Here’s a little tidbit that got lost in the shuffle last week.
According to Comscore, Trulia overtook Zillow in traffic for the first time last month (Dec. 07).
From Trulia’s press release today:
Trulia, the fastest growing residential real estate search engine, today announced that it is now one of the top 10 most-visited real estate website in the US, according to the most
recent report released by comScore Networks Inc., an independent Internet audience measurement and consulting company. Trulia also pulled ahead of valuation site Zillow.com in the number of unique visitors to the site, as well as overall audience reach, according to the report.
I’ve been reminded of this fact by several Trulia employees over the last week and unless I’m missing something, Trulia really doesn’t have much to gain by beating Zillow’s traffic (a top 10 ranking is nice however) – other than bragging rights, of course.
Both companies are fiercely competing to build a new destination for real estate consumers on the web – but both are still miles away (for now) from knocking off the market leader, Realtor.com – at least in consumer awareness anyway.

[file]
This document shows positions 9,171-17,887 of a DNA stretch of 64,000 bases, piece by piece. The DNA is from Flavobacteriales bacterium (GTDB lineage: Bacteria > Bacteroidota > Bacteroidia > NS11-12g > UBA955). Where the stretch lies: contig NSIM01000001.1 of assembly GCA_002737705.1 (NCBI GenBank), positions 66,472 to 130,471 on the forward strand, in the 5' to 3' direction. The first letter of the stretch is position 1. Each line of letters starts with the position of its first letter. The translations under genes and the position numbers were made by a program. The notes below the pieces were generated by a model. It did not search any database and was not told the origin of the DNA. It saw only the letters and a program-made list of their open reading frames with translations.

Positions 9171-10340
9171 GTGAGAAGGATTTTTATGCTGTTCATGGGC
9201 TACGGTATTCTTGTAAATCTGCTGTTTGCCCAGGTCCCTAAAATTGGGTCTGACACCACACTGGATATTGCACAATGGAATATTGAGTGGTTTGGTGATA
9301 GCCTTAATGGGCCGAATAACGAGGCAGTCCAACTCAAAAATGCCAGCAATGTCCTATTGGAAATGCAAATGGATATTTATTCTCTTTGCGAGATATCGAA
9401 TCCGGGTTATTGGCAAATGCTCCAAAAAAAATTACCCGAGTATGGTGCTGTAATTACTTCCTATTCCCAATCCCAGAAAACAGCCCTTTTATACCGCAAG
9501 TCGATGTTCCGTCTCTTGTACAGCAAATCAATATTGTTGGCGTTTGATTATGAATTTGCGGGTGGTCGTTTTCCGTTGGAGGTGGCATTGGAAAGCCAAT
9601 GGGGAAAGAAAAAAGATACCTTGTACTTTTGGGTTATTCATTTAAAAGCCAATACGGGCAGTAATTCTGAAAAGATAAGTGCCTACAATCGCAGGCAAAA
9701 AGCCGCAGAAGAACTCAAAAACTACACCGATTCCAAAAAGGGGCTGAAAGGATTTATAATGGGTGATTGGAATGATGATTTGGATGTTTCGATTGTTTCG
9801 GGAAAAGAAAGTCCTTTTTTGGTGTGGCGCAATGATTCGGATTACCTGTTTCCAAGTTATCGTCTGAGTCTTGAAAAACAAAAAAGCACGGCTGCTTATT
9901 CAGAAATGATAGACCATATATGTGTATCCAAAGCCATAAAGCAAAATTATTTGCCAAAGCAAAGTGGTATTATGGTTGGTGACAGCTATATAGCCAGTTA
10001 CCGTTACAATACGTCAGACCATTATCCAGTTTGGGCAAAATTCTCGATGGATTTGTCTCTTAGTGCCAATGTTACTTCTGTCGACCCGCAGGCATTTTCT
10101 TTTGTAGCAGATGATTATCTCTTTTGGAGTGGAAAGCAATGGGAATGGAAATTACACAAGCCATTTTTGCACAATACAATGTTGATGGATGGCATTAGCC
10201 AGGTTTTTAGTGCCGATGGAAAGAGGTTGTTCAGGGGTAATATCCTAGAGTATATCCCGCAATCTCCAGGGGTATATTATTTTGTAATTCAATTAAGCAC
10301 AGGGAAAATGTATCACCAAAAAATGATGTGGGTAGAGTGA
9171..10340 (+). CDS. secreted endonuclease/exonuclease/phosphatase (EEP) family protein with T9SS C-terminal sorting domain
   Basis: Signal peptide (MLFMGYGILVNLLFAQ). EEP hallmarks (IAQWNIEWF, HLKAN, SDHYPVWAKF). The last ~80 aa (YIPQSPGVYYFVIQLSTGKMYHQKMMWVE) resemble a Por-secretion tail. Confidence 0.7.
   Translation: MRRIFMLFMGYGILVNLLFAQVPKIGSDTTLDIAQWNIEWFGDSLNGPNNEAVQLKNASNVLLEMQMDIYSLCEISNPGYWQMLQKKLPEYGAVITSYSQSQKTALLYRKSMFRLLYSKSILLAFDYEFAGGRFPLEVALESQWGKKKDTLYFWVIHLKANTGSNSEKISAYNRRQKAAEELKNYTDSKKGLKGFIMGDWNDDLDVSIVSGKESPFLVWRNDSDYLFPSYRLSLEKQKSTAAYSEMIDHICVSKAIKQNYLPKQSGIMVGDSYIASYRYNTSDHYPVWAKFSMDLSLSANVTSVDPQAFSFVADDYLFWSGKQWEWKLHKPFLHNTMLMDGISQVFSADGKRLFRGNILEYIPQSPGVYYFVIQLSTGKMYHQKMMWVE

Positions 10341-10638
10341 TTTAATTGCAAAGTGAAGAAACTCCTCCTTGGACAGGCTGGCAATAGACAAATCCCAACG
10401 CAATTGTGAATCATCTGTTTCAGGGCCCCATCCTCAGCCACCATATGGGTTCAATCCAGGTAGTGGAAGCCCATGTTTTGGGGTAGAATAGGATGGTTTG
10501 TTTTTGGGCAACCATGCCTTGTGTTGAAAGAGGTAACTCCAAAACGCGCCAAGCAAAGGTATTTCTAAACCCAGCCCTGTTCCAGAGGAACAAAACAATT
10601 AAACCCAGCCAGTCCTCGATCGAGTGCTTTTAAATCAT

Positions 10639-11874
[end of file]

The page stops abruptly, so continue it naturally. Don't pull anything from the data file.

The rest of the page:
So what’s the fuss about? Trulia is not competing directly with Zillow for the same 3rd party (big brand) consumer facing advertising, so getting knocked off the pedestal won’t immediately hurt Zillow’s bottom line.
Trulia’s model is to pull feeds from brokers and then upsell them on better placements and other enhancements on their site (slapping logos on them). And I’m guessing in that in this day and age, where most brokers have resigned themselves to pushing their listings to as many places as possible, beating Zillow won’t necessarily bring them any more feeds.
Still, the news is significant. Looking at the Comscore data again, it definitely looks like the two sites’ trajectories may be diverging. Zillow’s growth seems to be stalling.
When it launched it was dipping its toes into a blue ocean, but it now may be finding itself drowning in the Red Sea. Smaller, nimbler (and less heavily-funded) competitors are catching up to Zillow and overtaking them. The scary thing to the folks in Seattle should be there are many more on the way.
The impact here will most likely be psychological – Zillow has been the superstar in this space (at least, in the media’s eyes anyway) for the last couple of years. Not so anymore.
That said, being the big draw has always had its downsides too, namely the spotlight was always on and the critics were always watching. Zillow may be all too happy to have Trulia step into the limelight for a while.
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